- 11. FOR EACH ISOLATED CAVITY CHOOSE X AND Y COORDINATES ON THE EXTREME TOP AND BOTTOM LOCATIONS THEREIN HAVING RESPECTIVE HIGHEST AND LOWEST Z VALUES;
- 12. FOR EACH CAVITY, ASSIGN ZERO VALUES TO LOCATIONS HAVING THE SAME X AND Y COORDINATES AS THE TOP LOCATION OR COORDINATES IN THE VICINITY THEREOF AND HIGHER Z VALUES THAN THE TOP LOCATION, THUS DEFINING A CONDUIT;
- 13. FOR EACH CAVITY, ASSIGN ZERO VALUES TO LOCATIONS HAVING THE SAME X AND Y COORDINATES AS THE BOTTOM LOCATION OR COORDINATES IN THE VICINITY THEREOF AND LOWER Z VALUES THAN THE BOTTOM LOCATION, THUS DEFINING A CONDUIT;
- 14. OPTIONALLY, THE STEPS 12 AND 13 MAY BE TERMINATED WHEN THE CHANNELS DEFINED THEREBY COMMUNICATE WITH A CAVITY WHICH ALREADY HAS DEFINED IN ASSOCIATION THEREWITH CONDUITS COMMUNICATING WITH THE PERIPHERY OF THE MATRIX.
- 15. OPTIONALLY, THE CHANNELS MAY BE BLOCKED AFTER DRAINAGE BY FILLING OR PARTIALLY FILLING THEM WITH SOLIDIFIABLE LIQUID AND THEN SOLIDIFYING THEM.
Reference is now made to Fig. 6, which illustrates an object comprising mutually isolated parts 106 and 108. In accordance with a preferred embodiment of the present invention, support legs 110 are generated to support the isolated parts on the floor of the container or onto another part which is, itself, suitably supported. The thickness of the support legs is preferably determined by the load to be supported thereby during modelling, which in turn is determined by the difference between the specific gravity of the solidifiable material in its solid and liquid states.
The formation of such support legs takes place in accordance with the following sequence of operative steps:
- 1. START EXAMINING A LAYER (THE EXAMINED LAYER) AT THE TOP OF THE THREE DIMENSIONAL MATRIX AND BEGIN TO CHECK EACH LAYER, LAYER BY LAYER;
- 2. CHECK WHETHER THE EXAMINED LAYER OF THE MATRIX IS ALSO THE LOWEST LAYER. IF YES, GO TO STEP 9;
- 3. IDENTIFY THE AREAS IN THE EXAMINED LAYER HAVING A UNITARY BINARY VALUE (ONE AREAS). (THIS MAY BE ACHIEVED USING AN ALGORITHM AVAILABLE IN THE "CLAR" FUNCTION IN THE R-280 SYSTEM OF SCITEX CORPORATION LTD.);
- 4. CHECK WHETHER THE ONE AREAS IN THE EXAMINED LAYER OVERLAP ANY ONE AREAS IN THE PRECEDING LAYER THAT WAS CHECKED;
- 5. IF NO, DECLARE A NEW PART AND ASSIGN THE NON OVERLAP ONE AREAS THERETO AND PROCEED TO STEP 2 FOR A SUBSEQUENT LAYER LYING BELOW THE PREVIOUS EXAMINED LAYER;
- 6. IF YES, AND IF THE ONE AREA IN THE EXAMINED LAYER OVERLAPS EXACTLY ONE ONE AREA IN THE PREVIOUS EXAMINED LAYER, ASSIGN IT TO THE SAME PART AS THAT TO WHICH THAT ONE AREA IN THE PREVIOUS EXAMINED LAYER IS ASSIGNED AND PROCEED TO STEP 2 FOR A SUBSEQUENT LAYER LYING BELOW THE PREVIOUS EXAMINED LAYER;
- 7. IF YES, AND IF THE ONE AREA IN THE EXAMINED LAYER OVERLAPS MORE THAN ONE ONE AREA IN THE PREVIOUS EXAMINED LAYER AND ALL OF THE OVERLAPPED ONE AREAS IN THE PREVIOUS EXAMINED LAYER ARE ASSIGNED TO THE SAME PART, THEN ASSIGN THE ONE AREA IN THE EXAMINED LAYER TO THE SAME PART AS THAT TO WHICH THE OVERLAPPED ONE AREAS IN THE PREVIOUS EXAMINED LAYER ARE ASSIGNED AND PROCEED TO STEP 2 FOR A SUBSEQUENT LAYER LYING BELOW THE PREVIOUS EXAMINED LAYER;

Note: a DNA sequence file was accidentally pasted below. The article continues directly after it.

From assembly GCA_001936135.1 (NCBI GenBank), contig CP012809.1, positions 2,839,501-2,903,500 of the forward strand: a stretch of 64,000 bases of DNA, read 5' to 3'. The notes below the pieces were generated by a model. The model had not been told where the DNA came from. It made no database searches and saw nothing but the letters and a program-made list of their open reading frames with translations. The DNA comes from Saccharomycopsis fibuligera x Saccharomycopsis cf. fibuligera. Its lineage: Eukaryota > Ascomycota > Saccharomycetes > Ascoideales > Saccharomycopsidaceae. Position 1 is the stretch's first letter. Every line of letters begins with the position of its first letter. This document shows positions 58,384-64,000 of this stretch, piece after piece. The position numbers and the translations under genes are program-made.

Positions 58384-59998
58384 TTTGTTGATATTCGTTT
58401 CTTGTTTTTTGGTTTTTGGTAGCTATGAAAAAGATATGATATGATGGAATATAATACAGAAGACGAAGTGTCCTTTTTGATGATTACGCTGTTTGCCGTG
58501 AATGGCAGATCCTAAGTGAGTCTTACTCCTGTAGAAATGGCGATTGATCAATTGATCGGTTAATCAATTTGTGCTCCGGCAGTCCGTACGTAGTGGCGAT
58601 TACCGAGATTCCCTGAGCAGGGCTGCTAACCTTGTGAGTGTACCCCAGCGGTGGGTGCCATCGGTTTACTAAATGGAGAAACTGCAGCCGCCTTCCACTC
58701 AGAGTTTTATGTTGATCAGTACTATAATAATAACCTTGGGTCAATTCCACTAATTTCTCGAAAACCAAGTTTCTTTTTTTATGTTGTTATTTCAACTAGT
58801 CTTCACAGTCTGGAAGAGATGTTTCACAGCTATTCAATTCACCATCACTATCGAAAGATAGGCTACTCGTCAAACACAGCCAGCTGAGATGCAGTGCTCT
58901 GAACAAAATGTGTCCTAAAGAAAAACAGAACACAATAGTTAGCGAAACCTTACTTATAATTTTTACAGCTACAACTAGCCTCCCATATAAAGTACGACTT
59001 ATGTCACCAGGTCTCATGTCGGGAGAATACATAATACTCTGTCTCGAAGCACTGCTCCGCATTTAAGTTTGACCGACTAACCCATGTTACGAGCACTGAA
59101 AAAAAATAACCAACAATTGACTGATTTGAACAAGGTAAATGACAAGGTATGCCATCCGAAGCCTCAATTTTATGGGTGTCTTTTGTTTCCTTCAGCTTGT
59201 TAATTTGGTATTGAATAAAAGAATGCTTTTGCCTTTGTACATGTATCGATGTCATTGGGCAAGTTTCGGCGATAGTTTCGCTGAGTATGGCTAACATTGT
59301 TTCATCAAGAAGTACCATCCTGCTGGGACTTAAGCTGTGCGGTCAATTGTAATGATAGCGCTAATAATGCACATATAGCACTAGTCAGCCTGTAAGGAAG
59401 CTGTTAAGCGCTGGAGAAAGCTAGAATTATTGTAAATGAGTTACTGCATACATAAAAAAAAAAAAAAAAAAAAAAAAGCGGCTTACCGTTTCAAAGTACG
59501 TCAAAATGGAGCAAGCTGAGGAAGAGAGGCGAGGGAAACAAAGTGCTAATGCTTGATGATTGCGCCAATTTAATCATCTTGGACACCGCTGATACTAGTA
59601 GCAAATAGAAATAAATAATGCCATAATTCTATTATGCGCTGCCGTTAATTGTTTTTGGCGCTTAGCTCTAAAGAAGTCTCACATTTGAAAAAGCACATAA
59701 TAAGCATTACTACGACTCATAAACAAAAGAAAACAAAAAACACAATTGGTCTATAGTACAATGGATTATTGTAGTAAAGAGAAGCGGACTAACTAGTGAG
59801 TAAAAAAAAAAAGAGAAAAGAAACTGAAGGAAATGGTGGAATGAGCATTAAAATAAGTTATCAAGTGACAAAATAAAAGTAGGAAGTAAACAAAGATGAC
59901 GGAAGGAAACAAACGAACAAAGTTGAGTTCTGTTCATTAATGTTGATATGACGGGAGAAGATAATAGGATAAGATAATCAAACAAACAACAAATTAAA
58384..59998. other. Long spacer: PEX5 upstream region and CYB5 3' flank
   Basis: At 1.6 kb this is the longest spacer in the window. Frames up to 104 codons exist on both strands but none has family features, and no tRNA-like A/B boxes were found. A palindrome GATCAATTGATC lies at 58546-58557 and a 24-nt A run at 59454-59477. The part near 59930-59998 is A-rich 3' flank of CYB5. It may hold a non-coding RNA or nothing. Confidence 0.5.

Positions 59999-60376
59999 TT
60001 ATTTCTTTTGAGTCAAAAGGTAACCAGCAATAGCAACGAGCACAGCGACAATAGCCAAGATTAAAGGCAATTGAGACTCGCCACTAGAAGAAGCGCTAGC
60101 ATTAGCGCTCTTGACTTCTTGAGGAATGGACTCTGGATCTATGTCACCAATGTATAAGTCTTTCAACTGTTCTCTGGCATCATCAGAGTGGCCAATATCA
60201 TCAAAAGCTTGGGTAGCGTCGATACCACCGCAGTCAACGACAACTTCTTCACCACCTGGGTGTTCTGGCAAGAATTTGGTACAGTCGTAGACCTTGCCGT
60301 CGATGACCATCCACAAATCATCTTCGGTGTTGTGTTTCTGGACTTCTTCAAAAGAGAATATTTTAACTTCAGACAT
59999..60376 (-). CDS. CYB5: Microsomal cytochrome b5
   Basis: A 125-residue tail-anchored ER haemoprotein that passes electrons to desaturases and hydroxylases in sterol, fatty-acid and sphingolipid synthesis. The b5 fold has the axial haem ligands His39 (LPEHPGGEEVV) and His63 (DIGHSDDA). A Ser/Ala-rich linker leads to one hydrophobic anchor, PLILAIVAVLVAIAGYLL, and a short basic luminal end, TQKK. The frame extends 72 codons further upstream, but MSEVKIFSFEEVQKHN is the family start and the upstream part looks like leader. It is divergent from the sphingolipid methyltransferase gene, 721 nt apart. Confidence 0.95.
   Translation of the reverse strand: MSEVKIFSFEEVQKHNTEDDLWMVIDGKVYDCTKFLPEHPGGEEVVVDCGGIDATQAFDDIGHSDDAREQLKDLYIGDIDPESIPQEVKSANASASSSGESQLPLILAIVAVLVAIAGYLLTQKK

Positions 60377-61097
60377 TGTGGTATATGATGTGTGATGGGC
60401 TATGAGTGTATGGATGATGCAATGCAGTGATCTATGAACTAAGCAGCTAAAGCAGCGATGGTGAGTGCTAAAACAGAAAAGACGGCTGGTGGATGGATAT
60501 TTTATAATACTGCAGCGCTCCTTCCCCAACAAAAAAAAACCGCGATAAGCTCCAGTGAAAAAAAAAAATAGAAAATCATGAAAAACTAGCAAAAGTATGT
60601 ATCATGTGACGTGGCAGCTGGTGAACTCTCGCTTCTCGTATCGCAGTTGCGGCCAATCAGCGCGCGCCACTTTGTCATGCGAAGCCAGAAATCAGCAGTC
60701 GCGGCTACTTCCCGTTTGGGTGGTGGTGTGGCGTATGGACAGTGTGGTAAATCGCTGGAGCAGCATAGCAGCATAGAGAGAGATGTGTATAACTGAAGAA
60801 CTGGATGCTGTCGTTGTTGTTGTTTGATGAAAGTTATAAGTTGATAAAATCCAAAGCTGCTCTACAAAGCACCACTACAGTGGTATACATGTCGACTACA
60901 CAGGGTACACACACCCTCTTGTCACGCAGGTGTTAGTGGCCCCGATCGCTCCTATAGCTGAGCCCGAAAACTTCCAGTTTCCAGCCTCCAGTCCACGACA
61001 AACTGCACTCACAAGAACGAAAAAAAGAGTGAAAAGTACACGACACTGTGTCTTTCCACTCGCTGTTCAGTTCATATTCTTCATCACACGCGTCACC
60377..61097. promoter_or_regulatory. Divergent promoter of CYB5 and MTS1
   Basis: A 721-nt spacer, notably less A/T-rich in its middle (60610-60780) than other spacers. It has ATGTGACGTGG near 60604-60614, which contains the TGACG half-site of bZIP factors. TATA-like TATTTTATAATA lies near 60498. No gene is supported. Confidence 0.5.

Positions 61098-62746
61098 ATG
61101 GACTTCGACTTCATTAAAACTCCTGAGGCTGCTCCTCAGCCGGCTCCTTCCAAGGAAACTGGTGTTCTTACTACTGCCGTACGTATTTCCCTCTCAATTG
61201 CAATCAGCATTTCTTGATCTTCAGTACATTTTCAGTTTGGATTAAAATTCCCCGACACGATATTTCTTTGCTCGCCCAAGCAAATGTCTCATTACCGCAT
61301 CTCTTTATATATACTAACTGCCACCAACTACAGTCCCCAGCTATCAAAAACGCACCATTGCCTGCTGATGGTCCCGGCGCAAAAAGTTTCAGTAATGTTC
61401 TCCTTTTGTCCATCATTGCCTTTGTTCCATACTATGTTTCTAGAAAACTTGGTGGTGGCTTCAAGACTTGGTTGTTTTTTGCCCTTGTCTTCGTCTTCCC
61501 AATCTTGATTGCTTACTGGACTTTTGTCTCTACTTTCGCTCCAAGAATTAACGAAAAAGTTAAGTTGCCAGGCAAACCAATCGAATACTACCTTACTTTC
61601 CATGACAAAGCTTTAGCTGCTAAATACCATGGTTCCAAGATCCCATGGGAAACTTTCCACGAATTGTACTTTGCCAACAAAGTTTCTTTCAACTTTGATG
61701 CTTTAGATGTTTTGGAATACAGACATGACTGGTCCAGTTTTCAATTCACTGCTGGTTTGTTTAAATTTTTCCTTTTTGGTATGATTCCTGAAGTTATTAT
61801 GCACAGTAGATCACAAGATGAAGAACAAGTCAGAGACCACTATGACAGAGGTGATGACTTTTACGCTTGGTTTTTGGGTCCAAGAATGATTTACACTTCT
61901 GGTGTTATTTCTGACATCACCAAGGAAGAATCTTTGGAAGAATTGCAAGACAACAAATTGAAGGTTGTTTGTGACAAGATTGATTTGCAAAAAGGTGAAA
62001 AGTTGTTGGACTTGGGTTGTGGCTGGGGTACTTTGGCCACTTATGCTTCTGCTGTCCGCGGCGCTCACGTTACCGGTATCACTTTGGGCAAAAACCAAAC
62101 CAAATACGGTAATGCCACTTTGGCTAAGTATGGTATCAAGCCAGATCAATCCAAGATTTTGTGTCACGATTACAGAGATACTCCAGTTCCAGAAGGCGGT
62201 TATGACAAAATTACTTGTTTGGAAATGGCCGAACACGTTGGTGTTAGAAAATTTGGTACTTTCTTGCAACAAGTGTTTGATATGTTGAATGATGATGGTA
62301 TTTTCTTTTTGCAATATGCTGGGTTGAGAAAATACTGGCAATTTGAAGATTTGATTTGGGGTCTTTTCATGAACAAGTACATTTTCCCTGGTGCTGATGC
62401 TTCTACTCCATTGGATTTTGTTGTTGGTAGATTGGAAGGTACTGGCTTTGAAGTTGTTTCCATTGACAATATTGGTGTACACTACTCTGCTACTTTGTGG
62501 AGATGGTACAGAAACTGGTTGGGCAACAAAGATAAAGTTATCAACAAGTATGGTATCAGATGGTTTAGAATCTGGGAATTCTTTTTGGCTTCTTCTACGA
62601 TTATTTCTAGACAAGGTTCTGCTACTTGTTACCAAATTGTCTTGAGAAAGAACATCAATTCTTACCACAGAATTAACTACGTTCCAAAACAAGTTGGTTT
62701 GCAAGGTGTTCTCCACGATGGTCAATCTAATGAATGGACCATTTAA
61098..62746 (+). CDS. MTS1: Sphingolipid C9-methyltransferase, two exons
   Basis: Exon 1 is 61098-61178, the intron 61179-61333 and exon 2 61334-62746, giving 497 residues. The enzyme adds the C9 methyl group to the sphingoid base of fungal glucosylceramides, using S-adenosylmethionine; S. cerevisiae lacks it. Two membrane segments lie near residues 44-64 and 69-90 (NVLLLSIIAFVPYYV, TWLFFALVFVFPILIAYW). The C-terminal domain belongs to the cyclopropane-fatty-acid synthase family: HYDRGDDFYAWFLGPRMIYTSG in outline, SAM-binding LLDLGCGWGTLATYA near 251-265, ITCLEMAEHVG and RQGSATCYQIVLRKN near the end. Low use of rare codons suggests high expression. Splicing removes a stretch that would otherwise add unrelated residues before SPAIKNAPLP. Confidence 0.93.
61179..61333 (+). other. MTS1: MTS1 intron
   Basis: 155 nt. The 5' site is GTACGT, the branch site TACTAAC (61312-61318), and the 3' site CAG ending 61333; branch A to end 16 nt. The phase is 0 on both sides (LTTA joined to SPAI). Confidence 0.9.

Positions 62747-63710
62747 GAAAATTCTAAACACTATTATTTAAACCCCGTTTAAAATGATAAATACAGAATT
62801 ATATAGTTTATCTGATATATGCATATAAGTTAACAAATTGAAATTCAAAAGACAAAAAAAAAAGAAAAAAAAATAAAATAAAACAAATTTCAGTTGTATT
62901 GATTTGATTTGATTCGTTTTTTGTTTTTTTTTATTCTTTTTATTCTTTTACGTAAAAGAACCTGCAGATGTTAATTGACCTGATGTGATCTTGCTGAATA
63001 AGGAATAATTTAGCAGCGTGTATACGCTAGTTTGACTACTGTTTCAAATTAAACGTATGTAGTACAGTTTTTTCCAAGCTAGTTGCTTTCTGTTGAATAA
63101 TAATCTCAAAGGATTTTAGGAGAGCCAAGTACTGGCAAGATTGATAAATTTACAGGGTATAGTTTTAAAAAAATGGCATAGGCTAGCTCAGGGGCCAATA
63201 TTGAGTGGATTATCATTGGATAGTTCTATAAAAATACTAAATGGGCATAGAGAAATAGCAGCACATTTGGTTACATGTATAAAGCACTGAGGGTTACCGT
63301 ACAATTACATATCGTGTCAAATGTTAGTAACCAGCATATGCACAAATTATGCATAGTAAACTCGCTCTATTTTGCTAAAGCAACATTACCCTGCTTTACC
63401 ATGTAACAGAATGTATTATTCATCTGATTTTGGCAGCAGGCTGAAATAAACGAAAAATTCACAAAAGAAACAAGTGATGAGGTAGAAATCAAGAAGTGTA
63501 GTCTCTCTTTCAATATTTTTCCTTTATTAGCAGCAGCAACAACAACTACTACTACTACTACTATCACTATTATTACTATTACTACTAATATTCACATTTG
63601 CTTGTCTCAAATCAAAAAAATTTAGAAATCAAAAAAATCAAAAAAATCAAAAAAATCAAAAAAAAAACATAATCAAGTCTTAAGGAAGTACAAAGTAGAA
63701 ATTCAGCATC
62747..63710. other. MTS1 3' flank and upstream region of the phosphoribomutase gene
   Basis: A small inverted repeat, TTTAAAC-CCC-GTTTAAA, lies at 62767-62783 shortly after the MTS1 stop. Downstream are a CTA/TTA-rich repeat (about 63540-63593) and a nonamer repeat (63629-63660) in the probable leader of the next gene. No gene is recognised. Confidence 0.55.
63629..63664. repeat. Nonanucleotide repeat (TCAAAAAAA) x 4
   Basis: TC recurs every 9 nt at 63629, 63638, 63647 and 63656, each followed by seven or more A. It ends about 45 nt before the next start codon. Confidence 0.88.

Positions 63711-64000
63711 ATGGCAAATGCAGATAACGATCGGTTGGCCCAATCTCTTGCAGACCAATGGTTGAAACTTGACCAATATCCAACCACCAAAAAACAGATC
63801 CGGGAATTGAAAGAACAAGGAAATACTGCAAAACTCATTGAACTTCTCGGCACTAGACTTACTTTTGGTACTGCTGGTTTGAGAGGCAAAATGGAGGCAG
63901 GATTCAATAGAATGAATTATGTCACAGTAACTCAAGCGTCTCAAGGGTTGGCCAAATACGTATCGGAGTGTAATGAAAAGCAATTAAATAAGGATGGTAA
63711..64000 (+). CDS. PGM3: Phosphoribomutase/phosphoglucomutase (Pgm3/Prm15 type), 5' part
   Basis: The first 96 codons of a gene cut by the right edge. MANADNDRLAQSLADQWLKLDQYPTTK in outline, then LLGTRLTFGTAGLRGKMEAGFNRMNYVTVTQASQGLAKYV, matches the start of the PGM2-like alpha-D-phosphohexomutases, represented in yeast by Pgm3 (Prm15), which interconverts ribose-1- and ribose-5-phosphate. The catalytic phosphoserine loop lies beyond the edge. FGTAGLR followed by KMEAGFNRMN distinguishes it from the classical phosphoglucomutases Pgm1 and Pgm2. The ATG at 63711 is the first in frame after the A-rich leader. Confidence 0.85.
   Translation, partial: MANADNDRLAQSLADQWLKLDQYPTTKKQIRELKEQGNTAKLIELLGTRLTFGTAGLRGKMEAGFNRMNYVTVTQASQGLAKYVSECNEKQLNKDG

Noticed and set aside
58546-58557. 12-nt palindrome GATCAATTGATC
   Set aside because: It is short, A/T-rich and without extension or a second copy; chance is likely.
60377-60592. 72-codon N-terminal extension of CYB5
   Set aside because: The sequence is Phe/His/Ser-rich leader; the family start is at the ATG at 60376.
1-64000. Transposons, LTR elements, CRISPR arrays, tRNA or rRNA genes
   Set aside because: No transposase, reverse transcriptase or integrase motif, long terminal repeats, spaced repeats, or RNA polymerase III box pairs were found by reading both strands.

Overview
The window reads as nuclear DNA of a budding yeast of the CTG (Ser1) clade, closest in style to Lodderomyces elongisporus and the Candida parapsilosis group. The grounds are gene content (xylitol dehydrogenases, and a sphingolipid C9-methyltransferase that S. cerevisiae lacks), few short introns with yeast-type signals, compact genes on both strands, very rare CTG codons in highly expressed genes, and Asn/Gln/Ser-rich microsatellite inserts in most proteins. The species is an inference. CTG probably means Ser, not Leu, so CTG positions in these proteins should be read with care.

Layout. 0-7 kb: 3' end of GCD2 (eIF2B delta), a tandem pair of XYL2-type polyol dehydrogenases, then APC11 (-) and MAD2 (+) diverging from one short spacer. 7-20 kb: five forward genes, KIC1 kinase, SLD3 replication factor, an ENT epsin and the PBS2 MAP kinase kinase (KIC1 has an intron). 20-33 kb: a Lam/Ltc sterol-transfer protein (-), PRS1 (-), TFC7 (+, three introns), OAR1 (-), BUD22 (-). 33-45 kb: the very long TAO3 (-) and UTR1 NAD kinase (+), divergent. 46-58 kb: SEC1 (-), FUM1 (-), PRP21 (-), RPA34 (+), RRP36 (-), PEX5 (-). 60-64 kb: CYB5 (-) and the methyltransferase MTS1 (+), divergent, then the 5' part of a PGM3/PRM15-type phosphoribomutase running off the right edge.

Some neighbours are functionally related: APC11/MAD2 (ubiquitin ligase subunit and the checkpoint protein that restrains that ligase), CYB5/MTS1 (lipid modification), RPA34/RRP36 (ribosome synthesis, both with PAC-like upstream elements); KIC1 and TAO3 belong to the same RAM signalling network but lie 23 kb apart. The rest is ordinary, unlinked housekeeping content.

- 8. IF YES, AND IF THE ONE AREA IN THE EXAMINED LAYER OVERLAPS MORE THAN ONE ONE AREA IN THE PREVIOUS EXAMINED LAYER, AND THE OVERLAPPED ONE AREAS IN THE PREVIOUS EXAMINED LAYER ARE ASSIGNED TO DIFFERENT PARTS, THEN ASSIGN THE ONE AREA IN THE EXAMINED LAYER AND REASSIGN ALL ONE AREAS COMMUNICATING THEREWITH IN EARLIER EXAMINED LAYERS TO A SINGLE PART, DISCARD THE REMAINING PART DESIGNATIONS FOR THE REASSIGNED ONE AREAS, AND PROCEED TO STEP 2 FOR A SUBSEQUENT LAYER LYING BELOW THE PREVIOUSLY EXAMINED LAYER;
- 9. ONCE ALL OF THE LAYERS OF THE MATRIX HAVE BEEN EXAMINED, DETERMINE THE MINIMUM AND MAXIMUM VALUES OF X, Y AND Z FOR ALL OF THE PARTS;
- 10. IF ANY OF THE VALUES OF MINIMUM Z EQUALS ONE, THEN DISCARD THAT PART SINCE IT LIES ON THE BOTTOM OF THE MATRIX AND DOES NOT REQUIRE SUPPORT. DECLARE ALL REMAINING PARTS, "ISOLATED PARTS";
- 11. FOR EACH ISOLATED PART DETERMINE FOUR POINTS WITH EXTREME X AND Y COORDINATES. PREFERABLY CHOOSE SUCH LOCATIONS HAVING DIVERGENT X AND Y VALUES, SO AS TO PROVIDE WIDE SUPPORT FOR THE PART;
- 12. FOR EACH PART, ASSIGN ONE VALUES TO LOCATIONS HAVING THE SAME X AND Y COORDINATES AS THE EXTREME LOCATIONS OR COORDINATES BEING WITHIN A PREDETERMINED RANGE, SUCH AS 1 MM OF THE LOCATION COORDINATES OF THE EXTREME LOCATIONS AND LOWER Z VALUES THAN THE EXTREME LOCATIONS, THUS DEFINING A PLURALITY OF SUPPORT LEGS;
- 13. OPTIONALLY, THE STEPS 11 AND 12 MAY BE TERMINATED WHEN THE SUPPORT LEGS DEFINED THEREBY ENGAGE A PART WHICH ALREADY HAS DEFINED IN ASSOCIATION THEREWITH CONDUITS COMMUNICATING WITH THE PERIPHERY OF THE MATRIX.
Additionally in accordance with a preferred embodiment of the present invention, as seen in Fig. 7 a plurality of separate objects 112 and 114 (Fig. 7) may be modelled together and placed with respect to each other so that they do not touch, while at the same time, the plurality of objects is mutually nested so as to occupy a minimum overall volume.
A technique for efficient nesting of a plurality of objects to be modelled at the same time may take place in accordance with the following sequence of operative steps:
- 1. FOR EACH OF THE OBJECTS TO BE MODELLED, DETERMINE THE EXTREME COORDINATES AND COMPUTE A MINIMUM BOUNDING VOLUME IN THE FORM OF A BOX FOR EACH SUCH OBJECT;
- 2. SORT THE BOUNDING VOLUMES IN DECREASING ORDER OF VOLUME;
- 3. DEFINE A THREE-DIMENSIONAL RASTER MATRIX (MASTER MATRIX) IN WHICH THE OBJECTS WILL BE LOCATED;
- 4. PLACE THE BIGGEST BOUNDING VOLUME IN THE MATRIX BY COPYING THE CONTENTS OF THE MATRIX OF THAT OBJECT INTO THE MASTER MATRIX, STARTING AT LOCATION (1, 1, 1);